On Friday, Washington Post opinion writer Charles Lane detailed surprising similarities between the 2018 midterms elections and the midterms of 1966.
“Final results from the 2018 midterm elections are now starting to become clearer, and so, too, is its potential historical significance,” Lane wrote. “The closest comparison may be with the 1966 election, the only midterm of Lyndon B. Johnson’s one term as the elected president of the United States.”
“Voter turnout was practically the same in each year: 49.2 percent in 2018 vs. 48.7 percent in 1966,” he wrote.
Lane said that both elections were “high stakes.”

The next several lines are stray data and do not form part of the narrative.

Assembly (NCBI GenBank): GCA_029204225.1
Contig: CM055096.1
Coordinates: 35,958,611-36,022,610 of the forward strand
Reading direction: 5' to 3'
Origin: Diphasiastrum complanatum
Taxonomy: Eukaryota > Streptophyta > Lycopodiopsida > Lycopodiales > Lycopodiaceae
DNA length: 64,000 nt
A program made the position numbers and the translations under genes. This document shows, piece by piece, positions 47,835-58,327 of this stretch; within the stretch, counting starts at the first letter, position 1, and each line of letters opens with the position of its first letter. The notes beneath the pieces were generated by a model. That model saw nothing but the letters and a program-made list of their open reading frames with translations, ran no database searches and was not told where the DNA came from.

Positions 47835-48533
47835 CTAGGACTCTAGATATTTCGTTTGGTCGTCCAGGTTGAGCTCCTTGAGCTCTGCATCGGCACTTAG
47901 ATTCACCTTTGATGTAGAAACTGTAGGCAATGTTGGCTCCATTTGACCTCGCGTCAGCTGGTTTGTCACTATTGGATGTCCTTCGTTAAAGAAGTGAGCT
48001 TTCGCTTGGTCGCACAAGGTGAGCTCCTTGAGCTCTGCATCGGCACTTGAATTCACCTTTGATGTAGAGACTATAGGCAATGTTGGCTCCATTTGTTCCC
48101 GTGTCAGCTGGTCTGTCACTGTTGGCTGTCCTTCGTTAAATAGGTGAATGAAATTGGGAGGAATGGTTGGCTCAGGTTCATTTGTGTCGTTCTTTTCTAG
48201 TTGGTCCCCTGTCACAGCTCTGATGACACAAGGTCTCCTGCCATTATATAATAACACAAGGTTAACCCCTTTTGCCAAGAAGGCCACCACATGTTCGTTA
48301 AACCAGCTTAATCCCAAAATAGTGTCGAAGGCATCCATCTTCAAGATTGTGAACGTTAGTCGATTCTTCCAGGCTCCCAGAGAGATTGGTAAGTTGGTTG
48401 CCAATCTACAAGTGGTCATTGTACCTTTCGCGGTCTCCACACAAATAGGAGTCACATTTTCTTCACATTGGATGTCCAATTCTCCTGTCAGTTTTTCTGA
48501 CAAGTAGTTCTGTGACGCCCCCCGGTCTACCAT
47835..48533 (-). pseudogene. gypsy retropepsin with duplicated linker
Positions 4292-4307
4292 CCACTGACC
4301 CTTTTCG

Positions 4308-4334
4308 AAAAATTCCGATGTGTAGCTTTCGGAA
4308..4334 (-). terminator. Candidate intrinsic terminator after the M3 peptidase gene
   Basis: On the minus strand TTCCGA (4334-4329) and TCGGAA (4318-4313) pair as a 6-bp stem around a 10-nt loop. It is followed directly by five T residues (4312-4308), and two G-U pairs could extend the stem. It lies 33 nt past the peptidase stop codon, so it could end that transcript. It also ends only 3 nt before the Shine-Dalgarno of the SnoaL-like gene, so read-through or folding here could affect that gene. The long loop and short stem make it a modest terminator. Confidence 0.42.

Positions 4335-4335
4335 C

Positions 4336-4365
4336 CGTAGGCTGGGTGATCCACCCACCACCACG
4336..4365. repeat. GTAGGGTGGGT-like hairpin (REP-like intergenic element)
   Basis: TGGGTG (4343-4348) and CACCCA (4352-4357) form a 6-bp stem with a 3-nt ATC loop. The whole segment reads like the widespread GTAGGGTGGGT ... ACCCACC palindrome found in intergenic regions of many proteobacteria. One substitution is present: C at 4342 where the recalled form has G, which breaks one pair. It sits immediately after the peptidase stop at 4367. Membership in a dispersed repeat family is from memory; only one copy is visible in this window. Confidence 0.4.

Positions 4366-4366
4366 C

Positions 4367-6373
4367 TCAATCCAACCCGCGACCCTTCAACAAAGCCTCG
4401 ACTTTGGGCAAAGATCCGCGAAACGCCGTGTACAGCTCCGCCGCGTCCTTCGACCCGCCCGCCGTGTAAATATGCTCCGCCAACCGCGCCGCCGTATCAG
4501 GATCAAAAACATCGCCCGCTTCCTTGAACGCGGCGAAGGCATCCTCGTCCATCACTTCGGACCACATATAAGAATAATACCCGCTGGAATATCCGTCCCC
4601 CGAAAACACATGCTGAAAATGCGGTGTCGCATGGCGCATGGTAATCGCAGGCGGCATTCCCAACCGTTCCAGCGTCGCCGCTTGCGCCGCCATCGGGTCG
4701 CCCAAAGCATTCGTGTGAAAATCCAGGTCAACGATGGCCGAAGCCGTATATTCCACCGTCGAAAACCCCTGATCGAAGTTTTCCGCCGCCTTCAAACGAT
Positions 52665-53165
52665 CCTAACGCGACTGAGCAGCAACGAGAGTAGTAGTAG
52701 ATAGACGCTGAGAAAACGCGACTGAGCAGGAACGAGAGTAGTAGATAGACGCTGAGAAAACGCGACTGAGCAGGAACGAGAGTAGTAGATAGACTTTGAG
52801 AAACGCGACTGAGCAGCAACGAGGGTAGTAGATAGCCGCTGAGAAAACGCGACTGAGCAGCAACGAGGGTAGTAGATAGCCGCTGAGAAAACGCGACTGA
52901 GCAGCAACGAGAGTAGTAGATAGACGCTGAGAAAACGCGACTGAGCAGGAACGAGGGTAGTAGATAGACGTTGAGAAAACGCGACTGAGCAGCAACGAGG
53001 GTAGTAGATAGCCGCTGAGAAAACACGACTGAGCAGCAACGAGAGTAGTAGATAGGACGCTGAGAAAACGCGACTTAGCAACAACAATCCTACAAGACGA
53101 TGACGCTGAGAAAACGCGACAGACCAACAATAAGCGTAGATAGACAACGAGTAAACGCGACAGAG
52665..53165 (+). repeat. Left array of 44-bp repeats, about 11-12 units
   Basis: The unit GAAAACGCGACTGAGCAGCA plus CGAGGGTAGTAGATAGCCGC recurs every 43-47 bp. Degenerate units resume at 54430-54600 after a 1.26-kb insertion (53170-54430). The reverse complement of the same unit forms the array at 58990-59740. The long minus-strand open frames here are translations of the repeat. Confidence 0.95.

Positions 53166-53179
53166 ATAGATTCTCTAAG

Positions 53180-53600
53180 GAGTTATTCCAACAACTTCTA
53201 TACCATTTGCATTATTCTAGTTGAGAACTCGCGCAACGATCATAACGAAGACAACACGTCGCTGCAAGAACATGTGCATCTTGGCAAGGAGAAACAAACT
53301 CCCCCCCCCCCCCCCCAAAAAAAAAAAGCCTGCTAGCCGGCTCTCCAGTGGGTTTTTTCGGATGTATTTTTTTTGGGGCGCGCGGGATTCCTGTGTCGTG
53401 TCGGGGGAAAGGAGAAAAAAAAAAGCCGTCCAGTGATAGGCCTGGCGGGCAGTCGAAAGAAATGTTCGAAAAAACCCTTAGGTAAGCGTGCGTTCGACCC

“Voters were highly motivated to turn out in both years because they felt strongly that the stakes were high for federal policy. Strange as it may seem, they were also expressing their views on the same policy, or set of policies, in both 1966 and 2018,” he said.
He added, “If 1966 was a backlash against the Great Society, 2018 was a backlash in defense of it. Like LBJ, Trump attempted to use his party’s control over both houses of Congress and the White House to enact an ambitious agenda.”
“What does the 2018 result portend for the political future? In hindsight, it is clear that the 1966 election represented the beginning of a Republican comeback that had seemed all but impossible for the party in the wake of the 1964 Goldwater debacle,” Lane said.
“Shut out of power in Washington and most of the states in 2018, Democrats now find themselves firmly on the comeback trail, with a fired-up rank and file and a newly elected crop of political talent available to lead them,” he wrote.
Read the full article here.